Global real estate investment: planning for change
Segal LLP Managing Partner leads session on the tokenization of real estate assets.
Global real estate investment : planning for change
“The only constant today, is change,” says Dan Natale, Managing Partner at Segal LLP and host of the “Tokenization of Real Estate Assets” session at Moore Global’s July 2021 Real Estate and Construction Summit Series, “Building a Global Future.”
As Natale notes in the session introduction, upcoming millennial and Gen Z cohorts, “will use and incorporate technology and new financial tools to further democratize and expand accessibility to real estate investment assets. It’s very clear the real estate sector is not immune to these changes in society. Real estate executives must accept and adapt to be successful in today’s changing world.”
To provide insight on how to tackle or adapt to these changes, Natale hosted a panel of experts who shared new and exciting ideas on how real estate executives can approach:
- liquidity for commercial real estate owners
- identifying regions suitable for future capital investment
- promoting gender and racial equality in hiring/leadership
- considering both the environment and new construction techniques
- alternative sources for raising capital
Today, the cost of selling real estate assets is high, while barriers to investing in such assets are also high –– tokenization reduces these barriers and is truly democratizing. Tokenization allows the next generation of individual investors to purchase equity stake in a piece of real estate. Together, the combination of tokenization and blockchain platforms, makes it possible for individuals to buy and sell interests in stand- alone real estate assets.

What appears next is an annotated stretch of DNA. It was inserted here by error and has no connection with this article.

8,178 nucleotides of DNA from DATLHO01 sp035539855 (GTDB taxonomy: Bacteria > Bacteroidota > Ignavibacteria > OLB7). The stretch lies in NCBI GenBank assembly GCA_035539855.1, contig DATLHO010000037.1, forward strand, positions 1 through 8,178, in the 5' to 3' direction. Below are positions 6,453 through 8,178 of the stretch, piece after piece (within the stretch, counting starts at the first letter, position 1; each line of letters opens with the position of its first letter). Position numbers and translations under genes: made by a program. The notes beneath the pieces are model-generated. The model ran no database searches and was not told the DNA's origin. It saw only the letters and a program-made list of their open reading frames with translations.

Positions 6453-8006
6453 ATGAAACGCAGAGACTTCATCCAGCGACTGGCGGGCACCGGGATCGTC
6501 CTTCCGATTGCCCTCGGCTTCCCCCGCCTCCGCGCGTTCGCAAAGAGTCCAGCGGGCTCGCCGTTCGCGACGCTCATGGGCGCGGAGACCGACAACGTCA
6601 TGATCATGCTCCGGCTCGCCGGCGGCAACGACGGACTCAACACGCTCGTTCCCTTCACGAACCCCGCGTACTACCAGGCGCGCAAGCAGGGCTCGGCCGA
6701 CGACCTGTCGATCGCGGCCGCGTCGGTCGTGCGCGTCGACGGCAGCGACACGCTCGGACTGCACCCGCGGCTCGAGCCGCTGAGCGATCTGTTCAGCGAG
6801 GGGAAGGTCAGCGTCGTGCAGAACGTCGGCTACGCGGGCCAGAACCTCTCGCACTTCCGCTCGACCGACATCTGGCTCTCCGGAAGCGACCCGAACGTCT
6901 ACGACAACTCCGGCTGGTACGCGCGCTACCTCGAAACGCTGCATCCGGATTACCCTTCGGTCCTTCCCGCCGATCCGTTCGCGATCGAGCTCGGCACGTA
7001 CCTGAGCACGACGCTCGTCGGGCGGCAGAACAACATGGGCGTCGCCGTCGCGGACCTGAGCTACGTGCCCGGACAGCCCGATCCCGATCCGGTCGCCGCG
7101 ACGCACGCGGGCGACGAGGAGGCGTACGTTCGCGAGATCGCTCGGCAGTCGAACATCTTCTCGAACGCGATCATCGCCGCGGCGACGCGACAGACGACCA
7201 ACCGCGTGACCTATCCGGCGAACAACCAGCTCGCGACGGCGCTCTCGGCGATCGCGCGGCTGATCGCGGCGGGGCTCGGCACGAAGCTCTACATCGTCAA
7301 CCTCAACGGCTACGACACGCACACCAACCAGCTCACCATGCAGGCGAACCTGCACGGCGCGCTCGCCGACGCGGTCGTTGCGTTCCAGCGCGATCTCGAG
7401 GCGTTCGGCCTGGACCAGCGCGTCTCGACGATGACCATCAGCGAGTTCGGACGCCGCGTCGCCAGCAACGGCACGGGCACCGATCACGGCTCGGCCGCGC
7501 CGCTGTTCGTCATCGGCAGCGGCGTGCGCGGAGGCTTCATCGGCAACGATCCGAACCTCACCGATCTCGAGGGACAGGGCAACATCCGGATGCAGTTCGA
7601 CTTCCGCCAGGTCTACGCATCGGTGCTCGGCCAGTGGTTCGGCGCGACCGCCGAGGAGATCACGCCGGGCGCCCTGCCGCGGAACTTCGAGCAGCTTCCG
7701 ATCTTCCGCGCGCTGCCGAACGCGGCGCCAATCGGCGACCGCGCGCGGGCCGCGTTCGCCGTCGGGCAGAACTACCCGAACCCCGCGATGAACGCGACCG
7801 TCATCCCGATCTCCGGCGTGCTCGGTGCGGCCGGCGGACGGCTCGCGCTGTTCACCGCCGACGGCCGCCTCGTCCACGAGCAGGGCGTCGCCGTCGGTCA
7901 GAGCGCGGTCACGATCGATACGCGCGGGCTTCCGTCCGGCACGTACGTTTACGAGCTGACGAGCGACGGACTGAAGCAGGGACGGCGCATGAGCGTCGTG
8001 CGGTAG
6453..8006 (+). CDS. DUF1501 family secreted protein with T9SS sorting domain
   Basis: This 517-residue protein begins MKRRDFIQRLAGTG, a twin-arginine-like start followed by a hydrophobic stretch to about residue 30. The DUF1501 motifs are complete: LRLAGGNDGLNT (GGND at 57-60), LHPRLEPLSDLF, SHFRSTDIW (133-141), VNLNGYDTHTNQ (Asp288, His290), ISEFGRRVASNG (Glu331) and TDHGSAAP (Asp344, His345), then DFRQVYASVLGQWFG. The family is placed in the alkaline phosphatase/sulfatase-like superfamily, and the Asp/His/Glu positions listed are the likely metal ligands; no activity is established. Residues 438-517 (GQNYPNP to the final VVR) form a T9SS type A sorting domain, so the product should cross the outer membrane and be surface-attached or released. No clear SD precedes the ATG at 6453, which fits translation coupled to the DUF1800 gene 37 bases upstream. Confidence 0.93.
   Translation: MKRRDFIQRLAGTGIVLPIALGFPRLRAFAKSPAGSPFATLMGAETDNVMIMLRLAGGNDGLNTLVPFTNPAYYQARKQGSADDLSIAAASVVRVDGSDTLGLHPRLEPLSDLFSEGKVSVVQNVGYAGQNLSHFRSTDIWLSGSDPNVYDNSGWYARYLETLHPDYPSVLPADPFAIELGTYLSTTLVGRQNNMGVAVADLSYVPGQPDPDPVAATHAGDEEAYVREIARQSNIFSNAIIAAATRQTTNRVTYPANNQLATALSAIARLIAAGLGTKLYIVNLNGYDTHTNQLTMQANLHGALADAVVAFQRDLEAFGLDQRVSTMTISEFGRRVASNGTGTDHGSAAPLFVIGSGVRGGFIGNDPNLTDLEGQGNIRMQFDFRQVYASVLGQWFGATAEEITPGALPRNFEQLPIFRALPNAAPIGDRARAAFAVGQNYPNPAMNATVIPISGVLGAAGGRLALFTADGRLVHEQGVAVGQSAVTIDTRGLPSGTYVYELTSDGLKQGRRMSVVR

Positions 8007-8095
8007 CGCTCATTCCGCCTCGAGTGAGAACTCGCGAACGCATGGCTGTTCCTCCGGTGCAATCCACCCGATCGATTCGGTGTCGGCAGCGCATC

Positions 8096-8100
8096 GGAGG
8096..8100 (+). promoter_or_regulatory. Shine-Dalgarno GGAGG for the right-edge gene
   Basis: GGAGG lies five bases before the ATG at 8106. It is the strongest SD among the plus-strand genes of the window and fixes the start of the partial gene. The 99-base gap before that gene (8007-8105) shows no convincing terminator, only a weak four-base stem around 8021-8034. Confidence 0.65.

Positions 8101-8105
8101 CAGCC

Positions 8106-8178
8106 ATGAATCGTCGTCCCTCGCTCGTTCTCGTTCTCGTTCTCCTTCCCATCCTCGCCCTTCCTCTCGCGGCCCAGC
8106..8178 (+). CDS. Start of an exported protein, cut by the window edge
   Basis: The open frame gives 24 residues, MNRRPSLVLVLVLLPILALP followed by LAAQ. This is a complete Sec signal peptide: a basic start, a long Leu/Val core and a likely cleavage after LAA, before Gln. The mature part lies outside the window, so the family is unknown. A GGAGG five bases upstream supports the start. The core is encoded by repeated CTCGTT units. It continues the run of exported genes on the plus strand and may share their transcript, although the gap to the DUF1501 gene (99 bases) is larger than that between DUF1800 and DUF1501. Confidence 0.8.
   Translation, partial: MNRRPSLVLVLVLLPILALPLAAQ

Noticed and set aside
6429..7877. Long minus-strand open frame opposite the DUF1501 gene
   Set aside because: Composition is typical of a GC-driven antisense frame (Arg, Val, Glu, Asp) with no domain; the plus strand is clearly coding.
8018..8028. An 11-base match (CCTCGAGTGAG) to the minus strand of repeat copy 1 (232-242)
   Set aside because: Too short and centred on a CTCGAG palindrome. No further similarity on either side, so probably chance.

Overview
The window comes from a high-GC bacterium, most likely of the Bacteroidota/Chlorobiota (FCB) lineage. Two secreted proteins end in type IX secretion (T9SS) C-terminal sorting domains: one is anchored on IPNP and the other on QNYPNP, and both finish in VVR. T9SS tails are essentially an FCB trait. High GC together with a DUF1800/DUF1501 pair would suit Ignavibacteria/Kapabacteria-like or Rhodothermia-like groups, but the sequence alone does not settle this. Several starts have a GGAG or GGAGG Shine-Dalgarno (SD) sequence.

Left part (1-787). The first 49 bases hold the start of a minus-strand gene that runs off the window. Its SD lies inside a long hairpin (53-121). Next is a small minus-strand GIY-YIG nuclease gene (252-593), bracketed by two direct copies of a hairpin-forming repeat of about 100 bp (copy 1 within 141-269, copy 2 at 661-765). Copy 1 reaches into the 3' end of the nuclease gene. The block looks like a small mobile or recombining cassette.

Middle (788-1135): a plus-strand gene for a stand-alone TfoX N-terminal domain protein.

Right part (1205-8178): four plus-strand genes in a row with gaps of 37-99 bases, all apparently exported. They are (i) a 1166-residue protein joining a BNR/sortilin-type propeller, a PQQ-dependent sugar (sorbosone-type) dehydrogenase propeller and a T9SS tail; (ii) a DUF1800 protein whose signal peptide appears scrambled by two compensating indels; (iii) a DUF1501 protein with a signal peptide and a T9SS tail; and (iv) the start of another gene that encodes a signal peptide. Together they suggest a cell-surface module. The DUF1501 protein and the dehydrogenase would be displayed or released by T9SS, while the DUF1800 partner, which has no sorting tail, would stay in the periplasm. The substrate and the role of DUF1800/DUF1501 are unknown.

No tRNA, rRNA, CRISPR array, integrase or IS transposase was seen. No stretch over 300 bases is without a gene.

So does this new product type take away from traditional capital-raising platforms? Noah Buxton, one of the session panelists and Blockchain Practice Leader from Armanino LLP, thinks it does.
“I think software eats the world and this is just another example of software eating into another market,” he says. He goes on to explain how tokenization works and notes that one of its key value drivers is, “it’s creating fractional ownership that was never before feasible.”
But how do you go about auditing this type of product?
Managing Partner at Moore Cayman, David Walker says, “to audit them, I think, we have to have familiarity with the technology…and when it’s done properly, using a blockchain platform or distributed ledger technology, allows to get more comprehensive coverage when it’s done correctly. There can be a higher level of accuracy or confidence when it’s done properly.”
Lori Stein, Partner at Osler, Hoskin & Harcourt LLP, says Canadian securities regulators have identified specific risks related to digital assets that all investors should know. They’ve set out disclosure guidelines related to a) the custody of these types of digital asset b) public company audit requirements for digital specific controls and c) the structure/type of issuer of the investment asset.
Though there is some complexity to tokenization, Natale recommends, “embracing new tech platforms, because what we know is that future consumers of real estate will demand change.”